I counted those hexagons many, many times and kept getting a different total. I made myself this chart to help me count them repeatably, know how many triangles to make, and check them off as I worked. The top in grey is for the neutral grey hexagons/triangles. The bottom in red is for the colored hexagons/triangles.
In past posts about this quilt, my topic focused on color selection and placement. My post from January 23, 2016 is when I first started on this project. It illustrates how one shape can make this intricate tessellated pattern.
This post from February 4, 2016 shows me playing with some color combinations
Here it is, nearly one year later, having renewed interest and a focused goal, I wanted to motivate myself with evidence of forward progress. As a strategy, I chose to concentrate first on some neutral grey tone hexagons to get down the rhythm of a Y-seam technique. This post will address some details of construction. My design wall started out looking this way when I resumed working on this quilt. I like that the white-bladed pinwheels all turn counter-clockwise and the dark-bladed pinwheels all turn clockwise. That was a challenge that kept me on my toes during assembly!
A trio of squatty triangles join at a central Y-seam to form an equilateral triangle. I am getting very, very skilled at these Y-seams. They are not hard but they are time-consuming. A registration dot must be marked at the top corner of at least two of the three squatty triangles, generally the lighter colored ones, and that is the starting point of each seam. These are the white pieces in the upper left. After sewing two pieces together (1st seam), one squatty triangle needs to be folded back to add the third squatty triangle (2nd seam). These are the pieces in the lower right. The plaid triangle has been folded back in order to add the second white triangle shown offset immediately below.
For the third seam, if I wanted the side with the registration marking side facing up, I would need to sew from the outer edge in toward the center and stop at the dot. Then I had this brilliant revelation. Well, only sort of brilliant because it is obvious now, but this novel idea had never occurred to me before. I could actually sew a quarter inch from the LEFT edge and begin at that central dot. The quarter inch foot really does work that way too! I tried it and guess what? I could use the left side of the quarter inch foot is just as easily and as accurately as the right. I am not ambidextrous and I learned that being right handed and having many years of ingrained sewing habit did not hamper this ability all. I'd always defaulted to putting the smaller width of fabric through the throat of the machine but for small size piecing that is not necessary. This flexibility frees me up to always mark the lighter fabric and let it be on top.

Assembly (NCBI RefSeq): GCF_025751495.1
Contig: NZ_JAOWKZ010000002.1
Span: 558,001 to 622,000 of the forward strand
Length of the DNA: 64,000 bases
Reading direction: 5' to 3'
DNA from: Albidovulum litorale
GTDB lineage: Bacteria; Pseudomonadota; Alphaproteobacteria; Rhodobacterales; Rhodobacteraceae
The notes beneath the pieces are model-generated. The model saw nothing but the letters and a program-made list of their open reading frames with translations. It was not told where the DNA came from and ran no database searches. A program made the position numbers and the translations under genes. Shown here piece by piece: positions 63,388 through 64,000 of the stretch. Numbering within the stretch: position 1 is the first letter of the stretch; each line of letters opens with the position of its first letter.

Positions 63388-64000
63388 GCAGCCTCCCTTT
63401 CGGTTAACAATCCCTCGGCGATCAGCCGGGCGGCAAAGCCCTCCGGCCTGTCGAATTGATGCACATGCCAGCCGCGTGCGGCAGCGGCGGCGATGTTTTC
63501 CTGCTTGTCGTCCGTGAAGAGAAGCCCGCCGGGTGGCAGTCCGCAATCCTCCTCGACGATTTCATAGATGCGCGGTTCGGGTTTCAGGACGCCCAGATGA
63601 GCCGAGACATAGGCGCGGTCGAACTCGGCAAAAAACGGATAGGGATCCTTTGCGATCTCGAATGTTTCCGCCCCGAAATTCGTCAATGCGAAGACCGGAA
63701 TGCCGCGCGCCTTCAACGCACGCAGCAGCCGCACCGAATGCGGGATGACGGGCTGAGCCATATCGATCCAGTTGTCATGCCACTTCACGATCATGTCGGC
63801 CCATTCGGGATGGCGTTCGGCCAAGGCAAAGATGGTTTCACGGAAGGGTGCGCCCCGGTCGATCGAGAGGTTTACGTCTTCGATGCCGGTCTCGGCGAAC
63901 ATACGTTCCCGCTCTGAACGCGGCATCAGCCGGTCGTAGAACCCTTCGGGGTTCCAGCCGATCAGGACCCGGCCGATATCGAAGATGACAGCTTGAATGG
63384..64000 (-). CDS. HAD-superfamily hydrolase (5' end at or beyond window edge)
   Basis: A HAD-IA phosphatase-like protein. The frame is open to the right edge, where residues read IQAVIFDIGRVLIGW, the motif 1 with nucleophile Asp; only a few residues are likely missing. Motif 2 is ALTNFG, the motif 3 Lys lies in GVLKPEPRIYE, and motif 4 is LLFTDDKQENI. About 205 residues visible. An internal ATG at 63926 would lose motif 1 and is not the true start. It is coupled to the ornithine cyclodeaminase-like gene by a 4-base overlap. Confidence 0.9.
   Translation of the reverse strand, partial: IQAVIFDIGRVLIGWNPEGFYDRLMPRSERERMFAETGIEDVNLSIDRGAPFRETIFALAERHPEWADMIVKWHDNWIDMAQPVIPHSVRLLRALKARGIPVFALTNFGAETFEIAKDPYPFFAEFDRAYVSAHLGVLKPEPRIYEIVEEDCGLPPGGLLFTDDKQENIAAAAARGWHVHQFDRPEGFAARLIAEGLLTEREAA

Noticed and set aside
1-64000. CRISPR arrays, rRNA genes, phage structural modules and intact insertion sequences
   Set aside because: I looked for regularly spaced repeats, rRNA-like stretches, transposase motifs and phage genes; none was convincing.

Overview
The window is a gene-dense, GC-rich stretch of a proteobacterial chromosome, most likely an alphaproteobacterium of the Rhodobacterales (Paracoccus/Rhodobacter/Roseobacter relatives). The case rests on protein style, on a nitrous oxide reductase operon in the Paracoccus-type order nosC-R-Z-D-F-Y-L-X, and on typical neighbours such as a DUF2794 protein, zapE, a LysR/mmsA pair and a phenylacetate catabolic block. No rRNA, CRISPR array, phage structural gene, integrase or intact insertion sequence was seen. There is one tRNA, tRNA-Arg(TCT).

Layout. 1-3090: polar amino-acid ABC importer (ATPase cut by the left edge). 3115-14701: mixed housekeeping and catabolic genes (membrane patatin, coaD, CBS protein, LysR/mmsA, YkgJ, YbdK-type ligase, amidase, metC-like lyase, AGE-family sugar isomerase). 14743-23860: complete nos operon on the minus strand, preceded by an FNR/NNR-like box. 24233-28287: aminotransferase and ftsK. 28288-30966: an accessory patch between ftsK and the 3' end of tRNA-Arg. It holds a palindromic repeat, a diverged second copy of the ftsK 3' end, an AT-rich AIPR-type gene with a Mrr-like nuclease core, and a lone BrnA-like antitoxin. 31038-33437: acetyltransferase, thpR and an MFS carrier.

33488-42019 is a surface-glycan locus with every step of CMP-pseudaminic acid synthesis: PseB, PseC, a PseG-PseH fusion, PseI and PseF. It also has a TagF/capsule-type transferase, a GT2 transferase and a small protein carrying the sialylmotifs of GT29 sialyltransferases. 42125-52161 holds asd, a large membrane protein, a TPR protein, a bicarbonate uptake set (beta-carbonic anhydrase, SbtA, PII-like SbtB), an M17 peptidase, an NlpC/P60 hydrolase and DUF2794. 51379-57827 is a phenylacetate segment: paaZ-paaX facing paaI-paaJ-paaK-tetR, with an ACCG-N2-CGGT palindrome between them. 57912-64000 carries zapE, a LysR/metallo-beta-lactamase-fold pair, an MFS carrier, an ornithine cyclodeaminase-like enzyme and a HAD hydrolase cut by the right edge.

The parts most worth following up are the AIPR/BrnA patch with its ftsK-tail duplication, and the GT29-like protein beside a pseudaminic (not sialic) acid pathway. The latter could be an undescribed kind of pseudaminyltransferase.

When I flipped it over, I could flare open the central region so that it kind of twirls around and I got this cute mini rosette where the three seams join. I squashed this flat with the tip of the iron and then gave a finishing swipe on the right side again.
Six of these equilateral triangles now can be joined with straight seams to form a hexagon, two halves of a hexagon only at this point. It is such a feeling of satisfaction, a real aha moment to see these seams all lie in one direction and those three cute rosettes at the Y-seam junctures. OK, I will admit, you do need to be a certain type of quilter for this to give you a nirvana moment.
These points all come together nicely and make me proud. I am almost reluctant to cover up their intersections by following the pattern suggestion of appliquéing circles in the center. I probably will though, since I think they will add a bit of pizazz.
Oh, well, when I get to the tri-color hexagons that are coming up next, I will be able to enjoy and display perfectly aligned points on them. I hope. It is just about time to start those colored hexagons. I have just one more dark bladed pinwheel and two more partial dark greys to finish at the bottom border. Here is my design wall status upon writing this post. Before I get back to sewing, I am linking up to Let's Bee Social #159.